Migration: Speech by ICRC president to Council of Europe

Speech by Peter Maurer, president of the International Committee of the Red Cross, to the Council of Europe in Strasbourg, France, on 26 October 2016.

First of all, let me thank you for the opportunity to address you here today. The work of the Council of Europe and the International Committee of the Red Cross (ICRC) overlap on some crucial issues, while our approach, mandate and methodology are different. For the people who suffer in today's protracted conflicts and prolonged uncertainty through armed conflict, violence and fragility, both, political direction as well as neutral, impartial and independent humanitarian action are important.

In this respect it is critical that we share our preoccupations and cooperate ever more substantively. For the ICRC, as a humanitarian organization, it remains obvious that above all, humanitarian problems require political solutions, and we welcome all of your efforts toward conflict management, resolution and reconciliation through the respect for the shared values of democracy, the rule of law and human rights, fundamental freedoms as well as through pan-European co-operation.

If we take a moment to look at which themes have shaped the international debate lately, particularly in Europe, one issue clearly stands out for me: migration as well as some issue related to the movement of populations: the missing and dead migrants as well as immigration detention – both issues of concerns for our respective organizations. I look forward to hearing your views on these issues, and I would like to give you a brief overview of where we stand from a humanitarian perspective.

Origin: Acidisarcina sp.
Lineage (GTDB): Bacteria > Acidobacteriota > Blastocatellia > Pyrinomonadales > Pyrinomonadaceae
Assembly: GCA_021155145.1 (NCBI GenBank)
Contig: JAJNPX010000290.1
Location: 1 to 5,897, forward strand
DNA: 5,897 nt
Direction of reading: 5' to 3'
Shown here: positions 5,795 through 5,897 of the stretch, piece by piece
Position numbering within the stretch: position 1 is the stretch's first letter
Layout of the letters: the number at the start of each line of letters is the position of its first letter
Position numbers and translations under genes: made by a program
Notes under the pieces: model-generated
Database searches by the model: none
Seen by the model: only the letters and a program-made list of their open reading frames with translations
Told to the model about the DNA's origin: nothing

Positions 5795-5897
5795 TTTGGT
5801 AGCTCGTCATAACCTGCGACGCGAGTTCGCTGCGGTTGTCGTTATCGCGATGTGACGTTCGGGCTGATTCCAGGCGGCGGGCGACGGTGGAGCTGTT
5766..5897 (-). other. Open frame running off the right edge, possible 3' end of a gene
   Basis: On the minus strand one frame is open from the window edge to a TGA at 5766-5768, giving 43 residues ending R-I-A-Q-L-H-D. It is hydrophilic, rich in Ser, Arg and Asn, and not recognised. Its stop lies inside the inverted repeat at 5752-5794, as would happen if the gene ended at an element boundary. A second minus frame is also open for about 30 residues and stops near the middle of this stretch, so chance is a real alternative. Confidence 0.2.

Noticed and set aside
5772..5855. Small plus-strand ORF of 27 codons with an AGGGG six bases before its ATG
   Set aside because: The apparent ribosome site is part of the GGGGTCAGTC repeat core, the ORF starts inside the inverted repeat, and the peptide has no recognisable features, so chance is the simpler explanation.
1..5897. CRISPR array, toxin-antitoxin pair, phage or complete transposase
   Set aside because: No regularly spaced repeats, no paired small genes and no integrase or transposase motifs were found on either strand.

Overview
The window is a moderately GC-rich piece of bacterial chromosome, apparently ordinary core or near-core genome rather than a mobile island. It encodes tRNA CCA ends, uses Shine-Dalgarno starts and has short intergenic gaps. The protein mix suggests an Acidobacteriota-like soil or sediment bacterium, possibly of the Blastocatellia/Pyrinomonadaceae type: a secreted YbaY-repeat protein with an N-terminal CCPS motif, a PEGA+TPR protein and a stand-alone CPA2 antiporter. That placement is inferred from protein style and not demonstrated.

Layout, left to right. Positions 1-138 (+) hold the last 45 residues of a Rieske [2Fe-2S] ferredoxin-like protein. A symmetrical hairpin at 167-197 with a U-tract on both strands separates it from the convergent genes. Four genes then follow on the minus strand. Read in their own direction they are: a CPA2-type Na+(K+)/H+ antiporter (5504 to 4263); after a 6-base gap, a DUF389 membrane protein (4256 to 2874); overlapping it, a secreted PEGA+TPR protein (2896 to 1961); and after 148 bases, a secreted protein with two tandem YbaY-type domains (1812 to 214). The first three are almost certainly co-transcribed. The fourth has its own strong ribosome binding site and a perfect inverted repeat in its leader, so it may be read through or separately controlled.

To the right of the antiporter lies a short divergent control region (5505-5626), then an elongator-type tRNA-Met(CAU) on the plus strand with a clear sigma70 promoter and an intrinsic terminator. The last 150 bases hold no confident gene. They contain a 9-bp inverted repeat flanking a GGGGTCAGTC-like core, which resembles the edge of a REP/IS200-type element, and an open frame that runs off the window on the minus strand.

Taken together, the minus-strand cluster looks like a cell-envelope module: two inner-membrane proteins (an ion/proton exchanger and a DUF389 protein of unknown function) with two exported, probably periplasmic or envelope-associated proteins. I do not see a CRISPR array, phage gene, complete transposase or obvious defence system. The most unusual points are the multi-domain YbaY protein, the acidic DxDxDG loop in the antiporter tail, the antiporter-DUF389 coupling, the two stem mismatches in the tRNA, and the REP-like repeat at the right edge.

For us, the current – admittedly heated, and at times dangerously aggressive debate is neither new nor surprising, as we work in many of the places of origin of migration and displacement. Pressure on infrastructures and services through population movement, tensions between host and displaced communities, competition over jobs and economic development are by no means limited to one geographic area.

But particularly in Europe, migration has become a catch-all term that often overlooks the differences between forced displacement and voluntary migration, between people in need of special protection and those who migrate on their own will, between internal and international migration, between regular and irregular flows.